In 1996, Illinois and 14 other states approved "Defense of Marriage of Act" laws to outlaw same-sex marriages and to refuse to recognize such marriages adopted in other states, but Illinois yesterday partially undid that injustice.
State Rep. Greg Harris (D-Chicago) brought civil unions legislation, Senate Bill 1716, to the Illinois House floor for a vote, winning approval 61-52-2.
Harris had pledged to call the measure once he had the minimum 60 votes and a few spares in hand to approve the legislation. On his Facebook page yesterday, Harris wrote, "Today is the day."
The successful House vote came despite intense opposition from Chicago's Cardinal Francis George. George recently renewed his assault on the Harris plan and goofy remarks by a veteran GOP lawmaker.
"Everyone has a right to marry, but no one has the right to change the nature of marriage. Marriage is what it is and always has been, no matter what a legislature decides to do," said George in a November 22 statement issued by the conference on behalf of the cardinal and the other bishops of Illinois.
Besides misunderstanding current Illinois law regarding marriage, which prohibits gay and lesbian couples from marrying, George also obliquely raised the specter of withdrawing the church's commitment to providing social services to the poor if the civil unions bill becomes law.
"The public understanding of marriage will be negatively affected by the passage of a bill that ignores the natural fact that sexual complementarity is at the core of marriage," said the cardinal. "Moreover, the impact of this legislation on the church's social service ministries remains an important and thus far unanswered concern."
"The Cardinal's statement clearly raises the question regarding the church commitment to the needy," said Harris.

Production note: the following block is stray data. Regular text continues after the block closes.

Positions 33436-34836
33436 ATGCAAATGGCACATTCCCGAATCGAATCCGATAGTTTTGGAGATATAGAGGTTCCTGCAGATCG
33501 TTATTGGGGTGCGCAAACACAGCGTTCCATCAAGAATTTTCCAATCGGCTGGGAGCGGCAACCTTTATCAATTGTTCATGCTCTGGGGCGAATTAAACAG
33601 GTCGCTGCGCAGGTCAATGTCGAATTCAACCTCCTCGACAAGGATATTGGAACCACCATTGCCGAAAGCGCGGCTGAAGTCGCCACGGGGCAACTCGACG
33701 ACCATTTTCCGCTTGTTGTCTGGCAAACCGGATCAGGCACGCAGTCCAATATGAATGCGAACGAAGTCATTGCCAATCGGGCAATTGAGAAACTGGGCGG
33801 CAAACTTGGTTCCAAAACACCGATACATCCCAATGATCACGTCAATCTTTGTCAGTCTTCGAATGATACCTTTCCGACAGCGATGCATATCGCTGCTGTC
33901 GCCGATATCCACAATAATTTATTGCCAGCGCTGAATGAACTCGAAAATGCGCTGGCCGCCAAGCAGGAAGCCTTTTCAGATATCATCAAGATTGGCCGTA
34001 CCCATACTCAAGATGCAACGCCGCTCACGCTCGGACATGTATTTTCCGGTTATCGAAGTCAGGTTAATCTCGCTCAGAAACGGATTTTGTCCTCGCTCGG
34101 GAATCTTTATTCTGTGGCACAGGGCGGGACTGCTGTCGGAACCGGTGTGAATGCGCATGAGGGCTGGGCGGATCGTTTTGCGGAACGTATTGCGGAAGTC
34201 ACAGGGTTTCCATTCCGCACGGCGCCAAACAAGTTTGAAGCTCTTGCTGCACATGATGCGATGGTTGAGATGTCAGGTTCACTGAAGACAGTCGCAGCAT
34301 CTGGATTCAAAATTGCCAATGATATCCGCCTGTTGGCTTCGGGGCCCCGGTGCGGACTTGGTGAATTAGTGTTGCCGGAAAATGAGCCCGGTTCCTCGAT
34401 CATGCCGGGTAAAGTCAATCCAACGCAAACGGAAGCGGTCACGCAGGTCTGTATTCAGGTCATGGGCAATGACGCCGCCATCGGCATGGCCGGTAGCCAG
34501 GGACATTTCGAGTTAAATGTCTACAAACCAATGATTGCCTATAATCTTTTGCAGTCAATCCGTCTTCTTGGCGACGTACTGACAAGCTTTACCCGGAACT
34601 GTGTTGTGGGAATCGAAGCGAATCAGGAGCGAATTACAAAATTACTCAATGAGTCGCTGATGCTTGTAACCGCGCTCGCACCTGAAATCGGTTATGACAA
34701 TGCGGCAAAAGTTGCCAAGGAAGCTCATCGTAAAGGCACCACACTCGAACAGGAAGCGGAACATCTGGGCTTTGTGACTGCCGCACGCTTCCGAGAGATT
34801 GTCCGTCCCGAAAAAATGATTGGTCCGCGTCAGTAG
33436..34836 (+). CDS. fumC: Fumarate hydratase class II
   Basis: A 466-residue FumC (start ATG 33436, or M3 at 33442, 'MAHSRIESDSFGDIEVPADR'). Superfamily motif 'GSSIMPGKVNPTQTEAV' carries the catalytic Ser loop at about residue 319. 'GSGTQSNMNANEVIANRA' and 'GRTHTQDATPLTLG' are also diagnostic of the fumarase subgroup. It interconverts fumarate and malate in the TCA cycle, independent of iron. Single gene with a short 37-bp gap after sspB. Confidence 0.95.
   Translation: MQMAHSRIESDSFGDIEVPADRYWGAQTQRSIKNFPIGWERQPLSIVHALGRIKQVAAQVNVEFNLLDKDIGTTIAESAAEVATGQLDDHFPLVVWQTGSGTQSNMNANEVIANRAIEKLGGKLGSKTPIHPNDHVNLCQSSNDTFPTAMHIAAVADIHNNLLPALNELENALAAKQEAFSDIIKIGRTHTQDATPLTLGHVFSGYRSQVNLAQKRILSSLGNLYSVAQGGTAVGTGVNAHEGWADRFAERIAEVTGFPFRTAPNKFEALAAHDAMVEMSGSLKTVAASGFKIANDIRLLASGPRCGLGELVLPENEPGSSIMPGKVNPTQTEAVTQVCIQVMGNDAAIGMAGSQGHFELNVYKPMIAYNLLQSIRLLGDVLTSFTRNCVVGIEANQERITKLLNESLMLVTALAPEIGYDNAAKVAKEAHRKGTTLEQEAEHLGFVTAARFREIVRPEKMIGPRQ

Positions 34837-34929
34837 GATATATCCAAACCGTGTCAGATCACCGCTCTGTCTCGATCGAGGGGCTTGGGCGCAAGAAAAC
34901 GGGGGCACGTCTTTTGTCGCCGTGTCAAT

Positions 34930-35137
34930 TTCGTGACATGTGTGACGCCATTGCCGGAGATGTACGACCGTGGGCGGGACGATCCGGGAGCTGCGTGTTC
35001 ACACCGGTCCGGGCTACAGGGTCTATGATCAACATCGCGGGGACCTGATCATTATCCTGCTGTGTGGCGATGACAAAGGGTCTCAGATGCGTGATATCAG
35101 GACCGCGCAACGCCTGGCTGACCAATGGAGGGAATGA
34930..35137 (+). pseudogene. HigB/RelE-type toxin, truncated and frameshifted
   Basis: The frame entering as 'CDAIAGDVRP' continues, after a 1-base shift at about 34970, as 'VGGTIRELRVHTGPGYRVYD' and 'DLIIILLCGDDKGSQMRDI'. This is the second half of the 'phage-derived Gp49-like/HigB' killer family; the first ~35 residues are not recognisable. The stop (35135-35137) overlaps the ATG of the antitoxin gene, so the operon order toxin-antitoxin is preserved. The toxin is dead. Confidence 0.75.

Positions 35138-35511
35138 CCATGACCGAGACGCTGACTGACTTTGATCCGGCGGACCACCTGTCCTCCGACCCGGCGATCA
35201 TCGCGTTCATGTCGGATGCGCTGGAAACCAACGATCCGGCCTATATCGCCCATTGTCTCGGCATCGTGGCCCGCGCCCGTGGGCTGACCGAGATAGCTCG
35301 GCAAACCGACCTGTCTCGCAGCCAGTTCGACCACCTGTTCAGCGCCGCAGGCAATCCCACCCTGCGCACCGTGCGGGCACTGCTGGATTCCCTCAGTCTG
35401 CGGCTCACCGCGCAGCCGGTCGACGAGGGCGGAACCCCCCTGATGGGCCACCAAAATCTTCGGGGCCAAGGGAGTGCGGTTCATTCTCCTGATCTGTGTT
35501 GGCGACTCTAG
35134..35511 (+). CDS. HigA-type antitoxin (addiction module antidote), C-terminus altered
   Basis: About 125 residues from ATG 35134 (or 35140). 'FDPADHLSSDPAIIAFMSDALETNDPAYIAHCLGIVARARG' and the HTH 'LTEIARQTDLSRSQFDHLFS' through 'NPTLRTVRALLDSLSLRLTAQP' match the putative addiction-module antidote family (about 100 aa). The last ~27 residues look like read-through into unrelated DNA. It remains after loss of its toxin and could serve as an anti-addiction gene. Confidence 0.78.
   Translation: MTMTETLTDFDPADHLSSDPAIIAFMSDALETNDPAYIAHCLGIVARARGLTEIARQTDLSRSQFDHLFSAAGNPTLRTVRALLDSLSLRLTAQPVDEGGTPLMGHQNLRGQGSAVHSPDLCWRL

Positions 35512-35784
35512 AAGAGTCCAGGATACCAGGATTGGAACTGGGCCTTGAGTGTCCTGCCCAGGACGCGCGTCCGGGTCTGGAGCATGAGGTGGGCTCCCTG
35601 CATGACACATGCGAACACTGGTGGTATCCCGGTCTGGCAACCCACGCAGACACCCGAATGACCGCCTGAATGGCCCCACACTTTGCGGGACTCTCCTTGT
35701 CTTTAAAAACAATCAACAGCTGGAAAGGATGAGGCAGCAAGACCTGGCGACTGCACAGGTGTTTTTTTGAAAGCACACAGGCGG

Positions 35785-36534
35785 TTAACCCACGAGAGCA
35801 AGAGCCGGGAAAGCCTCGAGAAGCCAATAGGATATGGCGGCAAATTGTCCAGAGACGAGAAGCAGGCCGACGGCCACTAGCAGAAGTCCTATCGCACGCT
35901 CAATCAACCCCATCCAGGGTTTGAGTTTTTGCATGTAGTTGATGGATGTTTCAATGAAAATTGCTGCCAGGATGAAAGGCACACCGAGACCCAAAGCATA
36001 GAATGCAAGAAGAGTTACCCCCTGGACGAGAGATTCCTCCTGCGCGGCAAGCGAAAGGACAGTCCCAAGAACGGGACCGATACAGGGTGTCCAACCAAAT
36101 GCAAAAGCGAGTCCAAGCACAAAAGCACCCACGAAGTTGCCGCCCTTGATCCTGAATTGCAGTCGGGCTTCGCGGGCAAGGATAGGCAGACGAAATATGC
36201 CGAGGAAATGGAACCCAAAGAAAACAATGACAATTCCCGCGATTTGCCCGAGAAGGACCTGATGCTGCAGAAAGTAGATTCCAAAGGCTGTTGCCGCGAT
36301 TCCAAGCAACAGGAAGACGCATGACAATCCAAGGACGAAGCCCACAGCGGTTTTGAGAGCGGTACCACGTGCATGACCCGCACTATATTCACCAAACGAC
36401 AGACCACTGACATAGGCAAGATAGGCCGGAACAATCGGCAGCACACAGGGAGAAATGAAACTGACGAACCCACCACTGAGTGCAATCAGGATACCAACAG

The Catholic Conference's executive director, Robert Gilligan, said there is currently no plan to end the church's social services contracts with the State of Illinois, but left open the door to that possibility.
"As far as I know we have not said that we would end provision of social services if the bill passes. We intend to continue services unless the law makes it too difficult to do so, and if the experience in other areas comes through here, we are concerned that it is only a matter of time," said Gilligan.
In House floor debate, State Rep. Ron Stephens (R-Greenville), an opponent, said, "Rome fell because of open homosexuality," in one of the more bizarre arguments made against the civil unions bill.
State Rep. Careen Gordon (D-Morris) more than offset Stephens by arguing, "This is a constitutional issue. The constitution must work for everyone--otherwise it works for no one."
And State Rep. Bill Black (R-Danville), invoking U.S. Senator Everett Dirksen's vote for 1964 Civil Rights bill when he had earlier opposed such legislation, said: "I would rather be right than consistent. I intend to vote aye"
Despite George's intensive campaign against the bill, a bevy of Catholic politicians have been supporting the civil unions bill, actively working publicly and privately to win the bill's passage.
Governor Pat Quinn, Mayor Richard Daley, Senate President John Cullerton (D-Chicago), House Speaker Michael Madigan (D-Chicago) and most recently Chicago mayor hopeful Gery Chico have thrown their weight and moral authority behind the plan.
In fact, George ratcheted up his public rhetoric after Madigan not only predicted the bill's passage, but also personally endorsed its merits, saying, "It's an appropriate thing to do."
In a last minute attempt to derail the civil unions bill, the Catholic Conference yesterday offered to negotiate a compromise, but that offer was turned aside by civil union proponents.
The view of a compromise by a civil unions supporter was neatly summed up by a comment on Harris's Facebook page by Rebecca Kell.
"Isn't a civil unions bill already a compromise? Isn't separate but not equal far enough from equality to keep the Cardinal happy?" wrote Kell.
Kell captures key a point that eludes George's grasp.
A civil union would not be a marriage under Illinois law. But it would be a step forward to reversing ignominy of 1996 that banned marriage equality for all Illinois taxpayers.
Civil unions are a compromise. For now.
Meanwhile, Harris took a single step forward to reverse a bit of sordid Illinois history.
The measure now heads to the Illinois State Senate where passage is expected and then on to Quinn's desk.
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